2. DNN displays the route incorrectly: If you look at the screenshot above, you’ll see that the URL for the endpoint is listed incorrectly.  DNN displays the full name of the controller type in the URL instead of just the controller name.  To fix this, I added code in my custom ApiExplorer  constructor that will modify the RelativePath  property of each ApiDescription  object in ApiExplorer.ApiDescriptions .




Xamarin and Xamarin Forms Sample Projects

Xamarin is an awesome company.  I’ve been a fan of the mono project for a decade now and I’ve used it professionally at several large companies.  I was slightly worried when Novell was bought and the future of the mono project seemed dim, but I should have had faith in Miguel and the others as they quickly formed a new independent company and started moving forward at lightning speed.

Up until recently, I haven’t had the opportunity to work on a professional mobile project using the Xamarin Platform, so when the when one presented itself, I jumped at the chance.

The requirements of the project were straight forward so I decided to use Xamarin Forms to share as much code between Android and iOS as possible.  Overall, Xamarin Forms is quite impressive, as it allows you to share a lions share of your UI code without compromising the native feel of the application.  As with any relatively young framework, I’ve had to work through small issues.  One of them was the absence of the Cancel button on an ActionSheet for iOS.  Several people had reported this to be a problem based on my searches in the forum and I proceeded to clone the xamarin-forms-samples to check it out.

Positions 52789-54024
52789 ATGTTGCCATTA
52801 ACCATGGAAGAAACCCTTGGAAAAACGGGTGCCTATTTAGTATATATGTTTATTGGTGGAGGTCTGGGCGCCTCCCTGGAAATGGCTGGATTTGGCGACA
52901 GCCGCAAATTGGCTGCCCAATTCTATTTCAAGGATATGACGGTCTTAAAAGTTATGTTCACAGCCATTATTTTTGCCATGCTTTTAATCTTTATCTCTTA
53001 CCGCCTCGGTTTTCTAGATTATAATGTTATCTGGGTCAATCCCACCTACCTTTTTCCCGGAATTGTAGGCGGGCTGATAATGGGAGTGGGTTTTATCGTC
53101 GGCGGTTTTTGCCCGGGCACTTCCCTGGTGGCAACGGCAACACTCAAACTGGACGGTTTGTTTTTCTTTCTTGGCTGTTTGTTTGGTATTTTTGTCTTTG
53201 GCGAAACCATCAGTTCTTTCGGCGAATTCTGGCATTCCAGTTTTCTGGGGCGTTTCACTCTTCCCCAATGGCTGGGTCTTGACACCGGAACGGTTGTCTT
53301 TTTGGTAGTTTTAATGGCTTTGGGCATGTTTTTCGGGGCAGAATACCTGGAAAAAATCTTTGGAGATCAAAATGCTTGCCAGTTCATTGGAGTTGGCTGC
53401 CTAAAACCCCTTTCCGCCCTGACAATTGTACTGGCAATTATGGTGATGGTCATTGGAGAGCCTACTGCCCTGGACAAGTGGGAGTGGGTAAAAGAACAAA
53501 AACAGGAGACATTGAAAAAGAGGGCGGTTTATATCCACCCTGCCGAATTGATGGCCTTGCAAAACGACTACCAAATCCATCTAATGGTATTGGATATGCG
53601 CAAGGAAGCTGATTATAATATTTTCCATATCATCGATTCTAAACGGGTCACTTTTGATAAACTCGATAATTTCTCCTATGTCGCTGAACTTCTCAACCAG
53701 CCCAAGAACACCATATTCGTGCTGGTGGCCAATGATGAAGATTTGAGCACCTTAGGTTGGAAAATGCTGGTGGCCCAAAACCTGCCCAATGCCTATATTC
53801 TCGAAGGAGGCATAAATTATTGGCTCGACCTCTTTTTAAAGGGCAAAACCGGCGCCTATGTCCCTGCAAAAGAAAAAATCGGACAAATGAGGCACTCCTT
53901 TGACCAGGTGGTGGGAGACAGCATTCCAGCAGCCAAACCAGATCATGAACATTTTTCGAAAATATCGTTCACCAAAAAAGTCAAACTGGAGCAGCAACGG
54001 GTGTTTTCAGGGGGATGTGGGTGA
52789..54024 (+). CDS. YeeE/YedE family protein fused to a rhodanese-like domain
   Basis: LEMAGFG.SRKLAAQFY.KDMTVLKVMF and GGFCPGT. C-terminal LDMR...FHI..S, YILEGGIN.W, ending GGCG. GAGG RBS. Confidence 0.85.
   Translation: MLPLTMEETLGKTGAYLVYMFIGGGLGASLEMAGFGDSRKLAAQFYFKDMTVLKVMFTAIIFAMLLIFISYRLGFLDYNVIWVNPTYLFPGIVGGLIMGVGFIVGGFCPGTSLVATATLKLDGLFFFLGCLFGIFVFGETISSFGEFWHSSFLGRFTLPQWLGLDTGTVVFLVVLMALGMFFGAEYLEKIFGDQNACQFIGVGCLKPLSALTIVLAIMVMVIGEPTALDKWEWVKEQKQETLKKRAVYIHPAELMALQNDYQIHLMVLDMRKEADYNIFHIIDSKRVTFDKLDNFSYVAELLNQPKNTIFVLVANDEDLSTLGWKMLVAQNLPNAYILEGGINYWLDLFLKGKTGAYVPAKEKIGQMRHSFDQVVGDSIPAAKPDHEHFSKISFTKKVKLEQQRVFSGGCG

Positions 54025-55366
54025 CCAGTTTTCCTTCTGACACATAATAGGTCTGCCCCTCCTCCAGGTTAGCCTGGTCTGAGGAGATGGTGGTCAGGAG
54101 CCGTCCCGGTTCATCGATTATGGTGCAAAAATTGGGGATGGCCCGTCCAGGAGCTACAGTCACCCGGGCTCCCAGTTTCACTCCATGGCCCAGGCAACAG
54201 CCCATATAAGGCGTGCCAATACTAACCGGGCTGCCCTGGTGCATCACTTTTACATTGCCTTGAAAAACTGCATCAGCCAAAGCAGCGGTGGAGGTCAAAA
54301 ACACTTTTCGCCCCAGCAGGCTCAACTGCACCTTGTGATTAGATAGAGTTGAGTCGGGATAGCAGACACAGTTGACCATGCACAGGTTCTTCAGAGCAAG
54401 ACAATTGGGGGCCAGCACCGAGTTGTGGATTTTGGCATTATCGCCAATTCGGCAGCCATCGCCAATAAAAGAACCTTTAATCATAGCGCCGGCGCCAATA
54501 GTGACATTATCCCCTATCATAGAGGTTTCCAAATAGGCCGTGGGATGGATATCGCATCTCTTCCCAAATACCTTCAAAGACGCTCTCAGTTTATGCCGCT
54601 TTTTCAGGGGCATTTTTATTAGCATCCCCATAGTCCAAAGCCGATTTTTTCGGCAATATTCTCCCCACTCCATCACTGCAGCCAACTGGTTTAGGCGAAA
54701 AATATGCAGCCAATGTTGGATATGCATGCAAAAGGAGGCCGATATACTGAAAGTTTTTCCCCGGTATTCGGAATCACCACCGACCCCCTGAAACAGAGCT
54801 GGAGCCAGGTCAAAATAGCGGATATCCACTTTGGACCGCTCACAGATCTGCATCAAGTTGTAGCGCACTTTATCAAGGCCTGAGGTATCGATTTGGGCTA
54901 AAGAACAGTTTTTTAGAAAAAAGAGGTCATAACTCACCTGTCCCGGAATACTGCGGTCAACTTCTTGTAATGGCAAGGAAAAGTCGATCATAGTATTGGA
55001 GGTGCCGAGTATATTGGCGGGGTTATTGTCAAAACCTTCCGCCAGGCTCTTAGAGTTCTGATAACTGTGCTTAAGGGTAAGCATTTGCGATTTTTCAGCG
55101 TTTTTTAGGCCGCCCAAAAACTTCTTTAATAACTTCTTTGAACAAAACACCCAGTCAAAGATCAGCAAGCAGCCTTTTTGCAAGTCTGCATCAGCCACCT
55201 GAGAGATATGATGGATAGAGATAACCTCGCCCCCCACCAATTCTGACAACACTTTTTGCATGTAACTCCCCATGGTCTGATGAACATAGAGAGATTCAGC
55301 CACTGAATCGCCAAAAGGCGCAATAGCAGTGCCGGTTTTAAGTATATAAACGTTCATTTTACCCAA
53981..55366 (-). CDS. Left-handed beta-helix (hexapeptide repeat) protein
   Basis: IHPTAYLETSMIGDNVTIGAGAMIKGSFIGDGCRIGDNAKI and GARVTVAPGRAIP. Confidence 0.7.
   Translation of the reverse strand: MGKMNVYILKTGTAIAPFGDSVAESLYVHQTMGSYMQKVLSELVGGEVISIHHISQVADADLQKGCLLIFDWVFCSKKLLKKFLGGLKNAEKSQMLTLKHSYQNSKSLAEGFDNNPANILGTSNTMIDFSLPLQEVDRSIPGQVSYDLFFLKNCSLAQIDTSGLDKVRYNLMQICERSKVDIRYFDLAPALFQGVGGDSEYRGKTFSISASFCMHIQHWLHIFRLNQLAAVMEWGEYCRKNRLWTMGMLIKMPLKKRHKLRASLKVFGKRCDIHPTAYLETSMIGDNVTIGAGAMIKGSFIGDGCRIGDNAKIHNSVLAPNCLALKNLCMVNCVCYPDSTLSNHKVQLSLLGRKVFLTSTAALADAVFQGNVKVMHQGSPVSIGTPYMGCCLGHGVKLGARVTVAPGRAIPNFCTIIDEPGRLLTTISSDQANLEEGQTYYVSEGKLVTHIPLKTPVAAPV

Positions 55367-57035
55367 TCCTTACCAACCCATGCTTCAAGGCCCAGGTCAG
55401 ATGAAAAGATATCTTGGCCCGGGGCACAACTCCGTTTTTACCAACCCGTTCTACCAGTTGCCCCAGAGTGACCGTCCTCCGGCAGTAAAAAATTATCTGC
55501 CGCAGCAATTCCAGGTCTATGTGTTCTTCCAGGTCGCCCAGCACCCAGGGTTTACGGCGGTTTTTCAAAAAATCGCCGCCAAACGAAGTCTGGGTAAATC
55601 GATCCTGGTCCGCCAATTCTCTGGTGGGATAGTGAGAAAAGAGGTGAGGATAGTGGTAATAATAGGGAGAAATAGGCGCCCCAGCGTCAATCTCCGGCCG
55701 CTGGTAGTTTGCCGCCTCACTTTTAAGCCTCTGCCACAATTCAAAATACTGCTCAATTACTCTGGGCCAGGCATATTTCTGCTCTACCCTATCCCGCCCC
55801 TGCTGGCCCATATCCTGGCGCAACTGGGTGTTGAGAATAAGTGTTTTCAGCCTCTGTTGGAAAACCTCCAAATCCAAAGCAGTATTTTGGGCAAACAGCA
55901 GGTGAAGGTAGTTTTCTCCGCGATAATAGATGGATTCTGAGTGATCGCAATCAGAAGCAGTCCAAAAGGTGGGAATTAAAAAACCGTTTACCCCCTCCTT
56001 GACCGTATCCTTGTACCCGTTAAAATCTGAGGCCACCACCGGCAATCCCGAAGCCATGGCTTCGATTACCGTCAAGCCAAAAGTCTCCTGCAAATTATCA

As I was working through some issues, I came across an issue in which Xamarin Studio was failing to compile and deploy to the iOS Simulator.  It failed with an error of ‘No valid iOS code signing keys found in keychain’.  After a little bit of google-fu, I found a bug with a similar symptom.  Also, this post on the forums Error: No valid iPhone code signing keys found in keychain. when I update xamarin 5.7 HELP ME!!!! illustrates and contains the work around for the problem.

Happily, when I removed the Custom Entitlements from the iOS Bundle Signing properties in Project Options, the sample ran fine in the simulator.